DOCTOR PERFORMS VALLEY’S 1st SURGERY TO REPAIR URETER USING ROBOT : Robotic surgery at Valley Baptist relieves pain for Valley man; enables faster recovery times for many South Texas patients

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By Michael Swartz
Photos Provided By Valley Baptist Healyh System
HARLINGEN – Dr. Manuel Espinoza, Urologist, has performed the Valley’s first robotic surgery to repair a ureter – a narrow tube which carries urine from the kidneys to the bladder.  Following the first surgery, a 64-year-old Valley man said he is now free of pain he has lived with for the past 20 years.
Dr.Espinoza used the da Vinci® robotic surgical system at Valley Baptist Medical Center-Harlingen to perform the “pyeloplasty” procedure.   The minimally-invasive technique — in which specially-trained physicians guide precision robotic instruments — uses much-smaller incisions than traditional urological surgeries.  In many cases, this means that patients lose less blood, have less scarring, less risk of infection, shorter hospital stays, and faster recovery times.
“They used to open you up all the way down … but now there’s not much (incisions) there,” said David Pringle of Los Fresnos, the Valley’s first patient to undergo the urological surgery with the robot.  The 64-year-old Army veteran showed a patch covering four small holes – the only sign that he had just undergone surgery.
Mr. Pringle said now he no longer has pain on the right side of his back – pain that started gradually at least 20 years ago, but had been getting worse.  He added it’s a good feeling that the pain is gone – without having to take medication.
Mr. Pringle didn’t know it at the time, but his “back pain” – which he thought just came with ‘old age” — was actually caused by a condition he was born with, in which a renal artery was crossing over his ureter, compressing and constricting the flow of urine from his kidney to the bladder.  Over the years, Mr. Pringle had gotten used to living with the condition – but started to really feel the pain during the past two decades … especially when he was working outside in his yard, bending over and picking up things.
“The renal vessel causes an obstruction of the ureter, and this is just like putting your foot on a hose,” Dr. Espinoza said.   The obstruction can cause severe back and abdominal pain – as well as damage to the kidney, and ultimately loss of the kidney itself.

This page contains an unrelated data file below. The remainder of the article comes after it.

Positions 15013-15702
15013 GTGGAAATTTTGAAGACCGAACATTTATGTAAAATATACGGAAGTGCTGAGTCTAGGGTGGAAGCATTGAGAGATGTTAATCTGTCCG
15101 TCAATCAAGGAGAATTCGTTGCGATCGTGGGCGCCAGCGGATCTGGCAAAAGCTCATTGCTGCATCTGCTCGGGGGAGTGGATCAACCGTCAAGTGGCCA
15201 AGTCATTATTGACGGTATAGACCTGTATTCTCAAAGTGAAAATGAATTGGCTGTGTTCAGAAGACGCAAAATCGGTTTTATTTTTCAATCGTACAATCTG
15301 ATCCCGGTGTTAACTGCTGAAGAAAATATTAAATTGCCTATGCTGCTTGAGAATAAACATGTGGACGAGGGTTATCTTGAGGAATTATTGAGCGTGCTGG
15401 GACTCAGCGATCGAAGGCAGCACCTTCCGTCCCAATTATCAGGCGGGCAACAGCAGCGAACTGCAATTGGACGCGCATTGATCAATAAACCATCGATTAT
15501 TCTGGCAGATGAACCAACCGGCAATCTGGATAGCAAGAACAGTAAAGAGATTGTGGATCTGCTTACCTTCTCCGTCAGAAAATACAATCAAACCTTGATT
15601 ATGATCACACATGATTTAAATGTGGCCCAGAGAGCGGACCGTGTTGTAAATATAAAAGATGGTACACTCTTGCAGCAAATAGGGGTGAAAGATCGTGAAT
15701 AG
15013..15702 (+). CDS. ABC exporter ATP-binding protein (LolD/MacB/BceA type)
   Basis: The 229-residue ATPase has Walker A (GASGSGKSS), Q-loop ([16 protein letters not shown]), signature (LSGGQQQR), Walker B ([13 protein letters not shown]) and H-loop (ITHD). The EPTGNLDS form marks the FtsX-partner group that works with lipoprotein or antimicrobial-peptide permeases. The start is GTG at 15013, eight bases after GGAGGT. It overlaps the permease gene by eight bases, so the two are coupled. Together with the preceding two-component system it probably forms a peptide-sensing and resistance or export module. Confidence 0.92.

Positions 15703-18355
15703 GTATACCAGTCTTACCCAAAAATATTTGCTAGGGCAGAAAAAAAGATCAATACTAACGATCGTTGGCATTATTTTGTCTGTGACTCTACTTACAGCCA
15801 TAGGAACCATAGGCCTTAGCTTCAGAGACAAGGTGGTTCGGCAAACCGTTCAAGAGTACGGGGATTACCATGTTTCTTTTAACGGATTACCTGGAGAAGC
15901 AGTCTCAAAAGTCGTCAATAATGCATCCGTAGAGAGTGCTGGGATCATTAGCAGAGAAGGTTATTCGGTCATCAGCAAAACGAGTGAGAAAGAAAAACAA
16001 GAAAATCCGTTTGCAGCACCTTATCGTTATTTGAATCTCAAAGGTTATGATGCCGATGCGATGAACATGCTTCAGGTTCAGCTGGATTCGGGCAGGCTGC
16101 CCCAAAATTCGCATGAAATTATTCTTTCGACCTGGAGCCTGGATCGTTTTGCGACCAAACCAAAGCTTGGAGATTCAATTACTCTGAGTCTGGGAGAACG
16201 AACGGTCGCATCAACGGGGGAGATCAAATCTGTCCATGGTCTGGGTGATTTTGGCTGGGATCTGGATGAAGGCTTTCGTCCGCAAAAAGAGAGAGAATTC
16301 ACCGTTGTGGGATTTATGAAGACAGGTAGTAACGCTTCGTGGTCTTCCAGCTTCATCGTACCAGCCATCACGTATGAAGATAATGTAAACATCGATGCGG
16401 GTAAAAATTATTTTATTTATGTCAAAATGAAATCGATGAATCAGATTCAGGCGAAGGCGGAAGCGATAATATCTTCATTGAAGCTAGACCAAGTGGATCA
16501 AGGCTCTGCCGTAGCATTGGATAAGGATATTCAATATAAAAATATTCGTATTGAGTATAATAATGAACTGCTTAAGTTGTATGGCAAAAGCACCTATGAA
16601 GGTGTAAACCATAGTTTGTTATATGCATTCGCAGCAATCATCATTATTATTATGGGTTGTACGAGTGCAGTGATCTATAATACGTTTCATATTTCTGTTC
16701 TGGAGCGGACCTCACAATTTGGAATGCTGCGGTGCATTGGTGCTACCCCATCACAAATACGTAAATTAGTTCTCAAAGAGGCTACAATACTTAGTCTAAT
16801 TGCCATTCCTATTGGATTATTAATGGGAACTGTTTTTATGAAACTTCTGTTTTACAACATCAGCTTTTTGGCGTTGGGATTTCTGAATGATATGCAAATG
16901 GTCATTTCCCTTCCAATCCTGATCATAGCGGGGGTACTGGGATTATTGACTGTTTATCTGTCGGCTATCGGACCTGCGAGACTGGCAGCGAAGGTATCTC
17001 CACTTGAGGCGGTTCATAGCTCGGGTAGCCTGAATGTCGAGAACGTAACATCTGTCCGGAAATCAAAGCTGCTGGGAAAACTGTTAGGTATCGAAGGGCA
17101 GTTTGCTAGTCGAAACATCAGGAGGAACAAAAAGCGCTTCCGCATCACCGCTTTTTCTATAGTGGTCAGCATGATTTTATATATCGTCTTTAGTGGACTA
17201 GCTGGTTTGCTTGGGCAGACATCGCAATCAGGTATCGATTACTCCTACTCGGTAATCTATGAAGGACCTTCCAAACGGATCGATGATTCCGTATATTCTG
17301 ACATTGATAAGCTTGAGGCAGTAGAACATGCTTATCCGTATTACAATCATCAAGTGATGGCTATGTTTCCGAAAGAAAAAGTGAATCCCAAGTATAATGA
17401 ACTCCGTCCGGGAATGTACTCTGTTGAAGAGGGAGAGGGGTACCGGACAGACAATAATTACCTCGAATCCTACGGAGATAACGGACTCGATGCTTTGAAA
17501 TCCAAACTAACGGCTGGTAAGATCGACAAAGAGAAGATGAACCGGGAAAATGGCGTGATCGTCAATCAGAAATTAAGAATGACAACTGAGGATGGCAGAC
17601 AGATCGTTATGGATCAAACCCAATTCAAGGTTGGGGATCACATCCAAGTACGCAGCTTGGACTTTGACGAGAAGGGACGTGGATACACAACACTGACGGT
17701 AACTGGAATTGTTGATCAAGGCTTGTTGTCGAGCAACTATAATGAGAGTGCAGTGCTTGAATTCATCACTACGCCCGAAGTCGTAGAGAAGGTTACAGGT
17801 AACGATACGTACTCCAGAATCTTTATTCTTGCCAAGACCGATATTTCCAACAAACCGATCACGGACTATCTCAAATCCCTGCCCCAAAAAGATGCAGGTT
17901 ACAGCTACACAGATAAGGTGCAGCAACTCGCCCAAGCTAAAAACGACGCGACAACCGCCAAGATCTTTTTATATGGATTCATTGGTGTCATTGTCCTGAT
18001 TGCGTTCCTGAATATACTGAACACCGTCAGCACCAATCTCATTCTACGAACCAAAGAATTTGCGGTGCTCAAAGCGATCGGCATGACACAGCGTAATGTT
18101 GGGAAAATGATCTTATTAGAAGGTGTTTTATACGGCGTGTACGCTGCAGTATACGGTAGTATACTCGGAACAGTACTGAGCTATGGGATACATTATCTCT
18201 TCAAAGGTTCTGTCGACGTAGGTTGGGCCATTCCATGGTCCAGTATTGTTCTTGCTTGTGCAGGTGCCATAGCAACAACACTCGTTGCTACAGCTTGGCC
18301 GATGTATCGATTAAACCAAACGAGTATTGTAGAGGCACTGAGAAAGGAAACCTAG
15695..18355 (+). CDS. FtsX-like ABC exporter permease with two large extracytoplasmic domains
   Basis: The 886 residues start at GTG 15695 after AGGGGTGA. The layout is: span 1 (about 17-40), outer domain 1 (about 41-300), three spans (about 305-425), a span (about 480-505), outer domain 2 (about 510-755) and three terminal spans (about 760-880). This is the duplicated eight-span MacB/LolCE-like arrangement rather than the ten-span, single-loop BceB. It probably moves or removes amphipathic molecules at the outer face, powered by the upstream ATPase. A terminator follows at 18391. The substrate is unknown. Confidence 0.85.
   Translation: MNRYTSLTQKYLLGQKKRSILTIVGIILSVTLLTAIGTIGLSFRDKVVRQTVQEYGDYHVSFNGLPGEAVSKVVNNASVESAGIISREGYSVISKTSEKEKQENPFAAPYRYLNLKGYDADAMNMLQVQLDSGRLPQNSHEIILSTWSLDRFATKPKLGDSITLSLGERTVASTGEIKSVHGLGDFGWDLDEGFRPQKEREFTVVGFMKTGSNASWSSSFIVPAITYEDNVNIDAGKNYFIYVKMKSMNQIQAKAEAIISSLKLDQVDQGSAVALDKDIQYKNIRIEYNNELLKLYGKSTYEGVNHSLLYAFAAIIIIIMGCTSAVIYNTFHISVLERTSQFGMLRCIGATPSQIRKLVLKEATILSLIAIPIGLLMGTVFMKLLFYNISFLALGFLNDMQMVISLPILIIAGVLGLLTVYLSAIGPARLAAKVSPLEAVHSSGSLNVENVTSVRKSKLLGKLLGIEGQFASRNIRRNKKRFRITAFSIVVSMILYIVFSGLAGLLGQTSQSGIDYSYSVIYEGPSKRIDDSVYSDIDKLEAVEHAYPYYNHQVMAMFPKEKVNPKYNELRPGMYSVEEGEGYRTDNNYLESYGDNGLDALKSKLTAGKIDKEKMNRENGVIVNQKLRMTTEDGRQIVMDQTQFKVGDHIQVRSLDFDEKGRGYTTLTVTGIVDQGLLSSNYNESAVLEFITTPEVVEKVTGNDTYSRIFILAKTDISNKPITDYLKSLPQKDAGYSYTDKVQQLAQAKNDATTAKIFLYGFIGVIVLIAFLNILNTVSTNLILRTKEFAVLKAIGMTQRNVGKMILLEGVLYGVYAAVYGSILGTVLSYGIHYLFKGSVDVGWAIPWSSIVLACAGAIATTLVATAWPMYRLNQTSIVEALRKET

During the robotic surgery, Dr. Espinoza was able to dissect out the compressed portion of the ureter, place it over the renal vessel – and then re-attach the two ends of the ureter.
In performing procedures with the robot, Dr. Espinoza operates while seated comfortably at a console viewing a 3D image of the surgical field.  The physician inserts surgical instruments and a camera through small incisions.  The doctor can precisely guide the instruments using high-definition, 3-D vision monitors which greatly magnify the area of the surgery.
The robot also has an ‘endo-wrist’ which gives Dr. Espinoza more flexibility in small places and enables more precise suturing.  The system seamlessly translates the surgeon’s hand, wrist and finger movements into precise, real-time movements of surgical instruments inside the patient.
Mr. Pringle and his wife, Mary Lue, said it is a very good thing for the Valley community that Valley Baptist offers robotic surgery and has physicians such as Dr. Espinoza who are trained to perform minimally-invasive surgeries.
“This is much better (to have robotic surgery),” Mrs. Pringle added.  “We definitely recommend it.  And Dr. Espinoza is great … a God-send.  We’re lucky to have found him.”
Now that he is feeling better, Mr. Pringle — who has two grown daughters and four grandchildren — is looking forward to getting back to tackling yard work and small wood and metal projects around his house and in his garage.
“I have some ‘honey-dos’ … and I’ve made wooden (toy) helicopters for my grandkids … it keeps me active,” Mr. Pringle said.
The robot is also being used by other specially-trained surgeons at Valley Baptist for various types of surgery, including prostate cancer surgery in men, gynecological surgeries in women, and general surgeries.
For more information on robotic surgery and other advances in health care in the Valley, consult your physician, visit www.ValleyBaptist.net.
Valley Baptist Health System is an 866-bed faith-based regional health system located in the Rio Grande Valley of Texas.  It is focused on improving the lives of the people it serves by providing high quality health care and medical education throughout South Texas, guided by the healing and teaching ministry of Jesus Christ.
Valley Baptist extends many of its services beyond its facilities and into local communities, offering free screenings for the community, support groups and numerous educational opportunities.   For more information, visit www.ValleyBaptist.net (and www.FaceBook.com/ValleyBaptistMedicalCenter).